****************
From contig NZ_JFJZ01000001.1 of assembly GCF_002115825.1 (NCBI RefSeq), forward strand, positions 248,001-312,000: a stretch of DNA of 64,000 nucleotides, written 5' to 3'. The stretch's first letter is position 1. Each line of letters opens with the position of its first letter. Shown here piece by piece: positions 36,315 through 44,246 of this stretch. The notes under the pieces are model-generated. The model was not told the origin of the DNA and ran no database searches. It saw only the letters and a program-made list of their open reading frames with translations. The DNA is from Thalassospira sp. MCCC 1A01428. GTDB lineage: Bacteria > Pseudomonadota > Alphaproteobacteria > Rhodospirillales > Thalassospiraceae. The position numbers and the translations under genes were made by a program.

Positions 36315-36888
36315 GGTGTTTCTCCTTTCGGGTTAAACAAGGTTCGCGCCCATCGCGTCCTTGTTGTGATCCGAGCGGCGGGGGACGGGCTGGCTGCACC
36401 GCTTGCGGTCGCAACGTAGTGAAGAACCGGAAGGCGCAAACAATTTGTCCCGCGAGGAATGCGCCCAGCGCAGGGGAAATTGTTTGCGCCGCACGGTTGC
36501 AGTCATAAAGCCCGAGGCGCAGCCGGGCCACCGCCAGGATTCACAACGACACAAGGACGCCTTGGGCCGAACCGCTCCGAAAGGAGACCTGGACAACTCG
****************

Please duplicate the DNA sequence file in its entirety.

From contig NZ_JFJZ01000001.1 of assembly GCF_002115825.1 (NCBI RefSeq), forward strand, positions 248,001-312,000: a stretch of DNA of 64,000 nucleotides, written 5' to 3'. The stretch's first letter is position 1. Each line of letters opens with the position of its first letter. Shown here piece by piece: positions 36,315 through 44,246 of this stretch. The notes under the pieces are model-generated. The model was not told the origin of the DNA and ran no database searches. It saw only the letters and a program-made list of their open reading frames with translations. The DNA is from Thalassospira sp. MCCC 1A01428. GTDB lineage: Bacteria > Pseudomonadota > Alphaproteobacteria > Rhodospirillales > Thalassospiraceae. The position numbers and the translations under genes were made by a program.

Positions 36315-36888
36315 GGTGTTTCTCCTTTCGGGTTAAACAAGGTTCGCGCCCATCGCGTCCTTGTTGTGATCCGAGCGGCGGGGGACGGGCTGGCTGCACC
36401 GCTTGCGGTCGCAACGTAGTGAAGAACCGGAAGGCGCAAACAATTTGTCCCGCGAGGAATGCGCCCAGCGCAGGGGAAATTGTTTGCGCCGCACGGTTGC
36501 AGTCATAAAGCCCGAGGCGCAGCCGGGCCACCGCCAGGATTCACAACGACACAAGGACGCCTTGGGCCGAACCGCTCCGAAAGGAGACCTGGACAACTCG